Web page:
Chinese Drywall -- Attention Homeowners
Class-action lawsuits allege defective drywall has caused problems in at least three states -- Florida, Louisiana and Alabama. Many homes built between 2004 and 2006 contain drywall imported from China. The drywall releases harmful sulfur compounds into the home that have been linked to corrosion of air conditioning units, electrical wiring and jewelry. Residents may notice a foul odor, like rotten eggs and have reported breathing problems, nose bleeds, coughing and irritation of sinuses, eyes and throat.
Indicators of defective drywall:
- Home may have a slight or strong, sulfur, rotten egg or even acid type smell.
- Stove top, Air conditioning coils, oven elements, and refrigerators may be failing at an unusually high rate—often within a year or less.
- Silver jewelry or flatware may be tarnishing within months or even weeks. Mirrors might turn black.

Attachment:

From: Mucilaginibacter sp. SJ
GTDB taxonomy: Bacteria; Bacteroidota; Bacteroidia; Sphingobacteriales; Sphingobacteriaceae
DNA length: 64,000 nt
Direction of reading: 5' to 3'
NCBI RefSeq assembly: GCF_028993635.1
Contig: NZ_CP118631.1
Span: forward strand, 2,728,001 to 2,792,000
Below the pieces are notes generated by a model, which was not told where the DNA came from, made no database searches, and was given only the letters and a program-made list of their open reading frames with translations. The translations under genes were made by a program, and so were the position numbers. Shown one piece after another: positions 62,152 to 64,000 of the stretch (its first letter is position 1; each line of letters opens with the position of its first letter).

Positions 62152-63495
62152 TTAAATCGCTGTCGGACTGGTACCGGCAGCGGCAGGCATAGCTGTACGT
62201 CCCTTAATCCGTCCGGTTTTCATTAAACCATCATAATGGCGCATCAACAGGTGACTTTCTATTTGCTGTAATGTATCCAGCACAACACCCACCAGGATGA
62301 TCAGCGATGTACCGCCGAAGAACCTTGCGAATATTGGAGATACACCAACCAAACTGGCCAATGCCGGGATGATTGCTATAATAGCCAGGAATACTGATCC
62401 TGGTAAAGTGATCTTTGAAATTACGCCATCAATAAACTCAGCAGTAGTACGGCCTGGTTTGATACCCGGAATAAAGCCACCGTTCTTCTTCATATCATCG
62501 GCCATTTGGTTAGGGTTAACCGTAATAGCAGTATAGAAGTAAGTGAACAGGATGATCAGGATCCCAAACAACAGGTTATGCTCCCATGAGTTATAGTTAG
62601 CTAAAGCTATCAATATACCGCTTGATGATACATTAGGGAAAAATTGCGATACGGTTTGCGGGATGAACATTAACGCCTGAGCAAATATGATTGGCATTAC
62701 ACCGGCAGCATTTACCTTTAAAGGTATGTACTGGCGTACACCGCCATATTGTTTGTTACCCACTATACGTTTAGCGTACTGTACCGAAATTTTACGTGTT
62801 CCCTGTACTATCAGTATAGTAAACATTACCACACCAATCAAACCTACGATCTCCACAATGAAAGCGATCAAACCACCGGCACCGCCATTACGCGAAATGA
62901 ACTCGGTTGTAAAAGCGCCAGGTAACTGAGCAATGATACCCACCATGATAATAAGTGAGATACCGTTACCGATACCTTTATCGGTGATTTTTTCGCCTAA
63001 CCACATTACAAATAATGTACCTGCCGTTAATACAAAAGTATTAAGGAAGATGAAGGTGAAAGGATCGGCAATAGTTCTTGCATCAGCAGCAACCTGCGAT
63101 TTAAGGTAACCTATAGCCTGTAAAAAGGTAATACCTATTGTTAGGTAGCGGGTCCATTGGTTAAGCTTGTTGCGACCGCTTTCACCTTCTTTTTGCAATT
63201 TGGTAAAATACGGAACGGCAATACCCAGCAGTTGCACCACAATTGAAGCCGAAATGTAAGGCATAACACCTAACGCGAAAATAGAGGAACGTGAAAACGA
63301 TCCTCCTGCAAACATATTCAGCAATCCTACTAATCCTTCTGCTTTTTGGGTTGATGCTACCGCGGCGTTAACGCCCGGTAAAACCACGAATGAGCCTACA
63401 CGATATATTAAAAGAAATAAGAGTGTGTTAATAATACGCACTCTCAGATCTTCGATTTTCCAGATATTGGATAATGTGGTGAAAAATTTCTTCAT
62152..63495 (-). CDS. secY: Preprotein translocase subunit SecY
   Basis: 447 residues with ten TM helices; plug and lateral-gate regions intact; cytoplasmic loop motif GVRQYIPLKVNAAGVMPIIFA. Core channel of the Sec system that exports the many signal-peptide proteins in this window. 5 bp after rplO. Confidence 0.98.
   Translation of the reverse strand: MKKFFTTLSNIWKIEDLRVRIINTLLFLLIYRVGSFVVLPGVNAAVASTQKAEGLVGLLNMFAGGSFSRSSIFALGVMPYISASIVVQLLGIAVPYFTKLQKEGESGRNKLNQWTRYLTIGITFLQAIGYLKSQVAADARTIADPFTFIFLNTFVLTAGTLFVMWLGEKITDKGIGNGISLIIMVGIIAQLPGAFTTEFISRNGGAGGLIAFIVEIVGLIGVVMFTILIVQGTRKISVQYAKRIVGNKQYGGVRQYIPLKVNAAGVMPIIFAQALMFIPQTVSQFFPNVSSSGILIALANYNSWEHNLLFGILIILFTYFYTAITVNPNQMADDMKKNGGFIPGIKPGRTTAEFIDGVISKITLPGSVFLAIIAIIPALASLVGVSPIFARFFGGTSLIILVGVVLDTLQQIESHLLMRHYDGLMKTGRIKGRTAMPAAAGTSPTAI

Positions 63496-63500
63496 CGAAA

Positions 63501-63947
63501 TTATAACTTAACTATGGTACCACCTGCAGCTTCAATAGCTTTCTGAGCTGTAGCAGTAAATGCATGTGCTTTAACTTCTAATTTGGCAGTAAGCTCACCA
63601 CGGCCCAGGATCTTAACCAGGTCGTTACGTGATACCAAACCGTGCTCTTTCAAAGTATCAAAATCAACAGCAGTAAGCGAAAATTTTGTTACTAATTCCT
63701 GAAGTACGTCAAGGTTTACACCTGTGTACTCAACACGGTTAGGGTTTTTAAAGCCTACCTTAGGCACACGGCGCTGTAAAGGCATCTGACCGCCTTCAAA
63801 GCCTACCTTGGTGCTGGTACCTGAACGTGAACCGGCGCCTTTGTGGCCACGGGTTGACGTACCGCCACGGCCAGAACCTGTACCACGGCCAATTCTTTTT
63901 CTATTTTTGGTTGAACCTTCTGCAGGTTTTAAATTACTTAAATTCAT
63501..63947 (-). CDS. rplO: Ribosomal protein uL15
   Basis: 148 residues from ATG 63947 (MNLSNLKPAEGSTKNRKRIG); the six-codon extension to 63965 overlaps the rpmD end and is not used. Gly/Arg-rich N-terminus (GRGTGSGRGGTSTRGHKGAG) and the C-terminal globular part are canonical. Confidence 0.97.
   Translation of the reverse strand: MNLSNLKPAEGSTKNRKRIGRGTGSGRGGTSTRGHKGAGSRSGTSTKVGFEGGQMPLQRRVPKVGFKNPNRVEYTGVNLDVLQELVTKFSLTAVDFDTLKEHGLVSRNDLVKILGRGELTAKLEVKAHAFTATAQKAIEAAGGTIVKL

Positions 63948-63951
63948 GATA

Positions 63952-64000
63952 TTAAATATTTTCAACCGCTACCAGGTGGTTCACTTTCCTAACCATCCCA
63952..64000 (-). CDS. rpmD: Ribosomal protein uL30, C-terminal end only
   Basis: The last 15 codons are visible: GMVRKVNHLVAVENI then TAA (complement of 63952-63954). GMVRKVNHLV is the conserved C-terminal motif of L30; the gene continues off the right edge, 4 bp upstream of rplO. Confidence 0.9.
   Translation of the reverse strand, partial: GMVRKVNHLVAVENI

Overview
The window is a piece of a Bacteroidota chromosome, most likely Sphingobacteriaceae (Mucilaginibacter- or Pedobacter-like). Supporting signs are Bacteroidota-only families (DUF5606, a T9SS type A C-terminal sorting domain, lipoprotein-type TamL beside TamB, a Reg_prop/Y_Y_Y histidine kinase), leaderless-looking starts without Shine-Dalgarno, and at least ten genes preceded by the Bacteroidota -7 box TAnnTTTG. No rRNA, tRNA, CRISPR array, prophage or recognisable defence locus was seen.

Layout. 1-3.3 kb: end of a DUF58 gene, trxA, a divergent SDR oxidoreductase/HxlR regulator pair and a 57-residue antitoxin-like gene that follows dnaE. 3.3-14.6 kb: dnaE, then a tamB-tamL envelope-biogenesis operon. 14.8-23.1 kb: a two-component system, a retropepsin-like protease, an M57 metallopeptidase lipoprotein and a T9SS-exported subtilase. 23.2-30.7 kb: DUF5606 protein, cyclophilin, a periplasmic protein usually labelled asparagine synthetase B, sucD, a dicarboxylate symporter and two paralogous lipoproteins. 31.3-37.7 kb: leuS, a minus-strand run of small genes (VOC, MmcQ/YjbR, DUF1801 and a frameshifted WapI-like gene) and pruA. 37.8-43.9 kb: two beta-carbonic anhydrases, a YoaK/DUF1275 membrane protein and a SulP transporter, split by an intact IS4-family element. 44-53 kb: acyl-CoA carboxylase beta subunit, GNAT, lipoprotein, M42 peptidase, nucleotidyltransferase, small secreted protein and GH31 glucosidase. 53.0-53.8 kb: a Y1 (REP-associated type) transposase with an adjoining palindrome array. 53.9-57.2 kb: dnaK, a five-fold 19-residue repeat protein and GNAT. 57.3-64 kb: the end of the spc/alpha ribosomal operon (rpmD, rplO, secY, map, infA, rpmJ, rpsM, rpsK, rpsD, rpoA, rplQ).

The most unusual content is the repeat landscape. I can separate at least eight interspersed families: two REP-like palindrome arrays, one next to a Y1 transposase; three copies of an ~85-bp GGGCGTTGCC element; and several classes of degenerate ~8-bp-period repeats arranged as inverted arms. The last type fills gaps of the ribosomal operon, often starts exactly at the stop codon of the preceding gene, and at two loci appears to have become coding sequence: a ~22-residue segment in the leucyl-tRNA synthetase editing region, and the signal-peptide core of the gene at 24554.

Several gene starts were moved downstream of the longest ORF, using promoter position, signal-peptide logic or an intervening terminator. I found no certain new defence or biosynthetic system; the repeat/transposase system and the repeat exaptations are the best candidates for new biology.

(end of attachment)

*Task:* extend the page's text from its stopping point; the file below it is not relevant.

- Homeowner or family member may have experienced symptoms of severe allergies, nose bleeds, or upper respiratory problems since moving into the home.
- Is Drywall the Next Chinese Import Scandal?
(Time) -- Soon after Danie Beck and her husband bought their two-story town house west of Miami in the summer of 2006, she thought an animal had died somewhere behind the walls. View Article
- Homestead developer sued over Chinese drywall
(SFBJ) -- Two Miami-based law firms have launched the latest class action lawsuit targeting manufacturers of Chinese drywall. View Article
- Chinese-made drywall ruining homes, owners say
(CNN) -- Officials are looking into claims that Chinese-made drywall installed in some Florida homes is emitting smelly, corrosive gases and ruining household systems such as air conditioners, the Consumer Product Safety Commission says. View Article
- Fla. suit alleges 'rotten egg' drywall from China
(Forbes) -- Up to 65,000 new homes in the Southeast and California - including 30,000 in Florida - could contain sulfur-emitting Chinese drywall that reeks of rotten eggs, destroys residential wiring and appliances and could cause health problems, a lawyer heading a consumer lawsuit said.